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Ultima

(Proxima #2)

3.65  ·  Rating details ·  2,581 ratings  ·  234 reviews
Fresh from his latest collaboration with Terry Pratchett on the Long Earth sequence Stephen Baxter now returns to the mysteries and challenges first hinted at in his acclaimed novel PROXIMA.

In PROXIMA we discovered ancient alien artifacts on the planet of Per Ardua - hatches that allowed us to step across light years of space as if we were stepping into another room. The u
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Hardcover, 560 pages
Published November 20th 2014 by Gollancz (first published 2014)
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Merelyn B I would suggest reading Proxima first. You will need a good foundation to start with so that you can appreciate the revelations revealed in Ultima.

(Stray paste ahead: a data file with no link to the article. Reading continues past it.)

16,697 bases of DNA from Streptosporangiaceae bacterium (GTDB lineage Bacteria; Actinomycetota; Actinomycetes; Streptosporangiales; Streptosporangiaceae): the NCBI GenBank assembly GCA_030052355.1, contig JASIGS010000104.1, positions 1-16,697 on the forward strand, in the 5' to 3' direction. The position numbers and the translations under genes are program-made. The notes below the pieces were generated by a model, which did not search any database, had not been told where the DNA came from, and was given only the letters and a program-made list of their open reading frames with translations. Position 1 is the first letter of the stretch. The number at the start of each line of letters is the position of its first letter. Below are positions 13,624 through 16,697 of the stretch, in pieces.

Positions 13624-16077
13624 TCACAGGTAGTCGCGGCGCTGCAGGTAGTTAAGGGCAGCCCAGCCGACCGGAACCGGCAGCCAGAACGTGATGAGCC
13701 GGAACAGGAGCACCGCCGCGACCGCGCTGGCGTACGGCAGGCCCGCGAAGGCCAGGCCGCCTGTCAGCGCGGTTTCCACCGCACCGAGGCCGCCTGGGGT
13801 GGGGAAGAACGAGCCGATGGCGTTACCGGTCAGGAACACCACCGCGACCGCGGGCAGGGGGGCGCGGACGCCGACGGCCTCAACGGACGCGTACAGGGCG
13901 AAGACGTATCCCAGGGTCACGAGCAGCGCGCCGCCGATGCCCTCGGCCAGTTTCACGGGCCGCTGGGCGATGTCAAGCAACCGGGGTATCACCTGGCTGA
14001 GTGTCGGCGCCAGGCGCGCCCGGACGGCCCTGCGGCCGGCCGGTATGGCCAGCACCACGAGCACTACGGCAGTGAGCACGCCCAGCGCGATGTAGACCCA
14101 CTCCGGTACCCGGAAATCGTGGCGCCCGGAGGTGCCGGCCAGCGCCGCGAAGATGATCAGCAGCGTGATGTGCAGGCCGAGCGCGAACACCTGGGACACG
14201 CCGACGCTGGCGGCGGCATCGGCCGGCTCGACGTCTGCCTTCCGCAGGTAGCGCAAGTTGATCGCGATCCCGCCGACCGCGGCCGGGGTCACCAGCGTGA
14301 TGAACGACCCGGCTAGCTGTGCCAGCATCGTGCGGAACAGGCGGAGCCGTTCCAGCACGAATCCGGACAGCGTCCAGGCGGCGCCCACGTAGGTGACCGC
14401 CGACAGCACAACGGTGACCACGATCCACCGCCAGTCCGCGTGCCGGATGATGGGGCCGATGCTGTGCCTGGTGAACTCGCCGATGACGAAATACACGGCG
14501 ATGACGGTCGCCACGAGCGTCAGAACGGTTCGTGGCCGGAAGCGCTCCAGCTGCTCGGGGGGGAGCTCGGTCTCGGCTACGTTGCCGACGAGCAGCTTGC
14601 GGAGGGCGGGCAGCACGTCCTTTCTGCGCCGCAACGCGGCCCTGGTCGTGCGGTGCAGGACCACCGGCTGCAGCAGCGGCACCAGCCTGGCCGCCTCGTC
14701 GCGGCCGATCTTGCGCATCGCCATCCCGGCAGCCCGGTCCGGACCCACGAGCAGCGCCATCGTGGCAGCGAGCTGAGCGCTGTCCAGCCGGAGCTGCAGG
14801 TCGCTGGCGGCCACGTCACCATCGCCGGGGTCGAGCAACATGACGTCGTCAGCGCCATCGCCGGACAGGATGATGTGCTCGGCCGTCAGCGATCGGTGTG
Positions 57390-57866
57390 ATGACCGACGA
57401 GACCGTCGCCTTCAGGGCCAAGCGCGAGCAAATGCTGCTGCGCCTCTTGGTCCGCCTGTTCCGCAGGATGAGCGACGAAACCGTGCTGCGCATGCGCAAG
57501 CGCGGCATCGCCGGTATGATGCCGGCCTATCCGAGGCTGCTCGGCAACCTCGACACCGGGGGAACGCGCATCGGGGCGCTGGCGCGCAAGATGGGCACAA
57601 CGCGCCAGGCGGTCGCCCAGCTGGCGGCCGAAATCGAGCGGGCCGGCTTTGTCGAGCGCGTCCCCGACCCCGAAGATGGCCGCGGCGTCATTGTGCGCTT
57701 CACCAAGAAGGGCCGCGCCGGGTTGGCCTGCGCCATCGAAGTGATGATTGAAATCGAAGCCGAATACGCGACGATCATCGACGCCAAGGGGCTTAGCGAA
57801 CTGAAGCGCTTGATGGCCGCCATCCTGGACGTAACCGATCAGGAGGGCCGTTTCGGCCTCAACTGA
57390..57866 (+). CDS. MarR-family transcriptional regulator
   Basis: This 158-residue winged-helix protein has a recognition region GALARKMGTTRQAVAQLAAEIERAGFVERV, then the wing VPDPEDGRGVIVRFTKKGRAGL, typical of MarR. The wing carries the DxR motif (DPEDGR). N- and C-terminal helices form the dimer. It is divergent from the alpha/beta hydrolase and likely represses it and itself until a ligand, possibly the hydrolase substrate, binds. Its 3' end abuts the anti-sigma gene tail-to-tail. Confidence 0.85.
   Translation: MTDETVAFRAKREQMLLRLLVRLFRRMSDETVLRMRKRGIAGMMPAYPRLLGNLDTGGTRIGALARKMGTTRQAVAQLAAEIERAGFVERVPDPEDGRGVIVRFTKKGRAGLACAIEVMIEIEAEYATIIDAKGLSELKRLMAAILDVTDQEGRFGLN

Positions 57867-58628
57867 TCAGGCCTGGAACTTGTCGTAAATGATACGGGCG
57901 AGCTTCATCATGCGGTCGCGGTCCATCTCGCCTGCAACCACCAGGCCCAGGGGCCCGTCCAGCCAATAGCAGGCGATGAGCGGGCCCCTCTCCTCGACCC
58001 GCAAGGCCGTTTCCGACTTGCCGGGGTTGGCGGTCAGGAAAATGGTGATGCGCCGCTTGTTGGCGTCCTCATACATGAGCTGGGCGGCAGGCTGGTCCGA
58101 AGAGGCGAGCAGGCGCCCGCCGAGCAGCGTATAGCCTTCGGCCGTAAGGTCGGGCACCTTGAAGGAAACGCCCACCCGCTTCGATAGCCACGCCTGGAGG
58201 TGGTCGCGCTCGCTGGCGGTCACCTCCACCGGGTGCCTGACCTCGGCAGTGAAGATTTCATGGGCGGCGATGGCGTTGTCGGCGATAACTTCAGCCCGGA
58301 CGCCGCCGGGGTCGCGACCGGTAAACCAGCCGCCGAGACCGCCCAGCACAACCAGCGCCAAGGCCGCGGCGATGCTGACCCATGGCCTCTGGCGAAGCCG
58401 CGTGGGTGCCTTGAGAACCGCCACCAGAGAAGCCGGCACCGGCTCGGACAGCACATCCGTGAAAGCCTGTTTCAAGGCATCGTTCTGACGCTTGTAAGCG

This question contains spoilers… (view spoiler)
Brad
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Average rating 3.65  · 
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 ·  2,581 ratings  ·  234 reviews


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Bradley
Oct 30, 2016 rated it really liked it
This one was a satisfying end to the duology as long as we go along with the premise that the past is always full of options and the future always ends in death.

I'm talking universal death under the theory that there is a finite number of universes in a multi-verse, meaning that somewhere along the line the bubble is going to pop when it runs up against the wall. It's a very fascinating theory and it even makes a ton of sense because infinite is a very irrational number.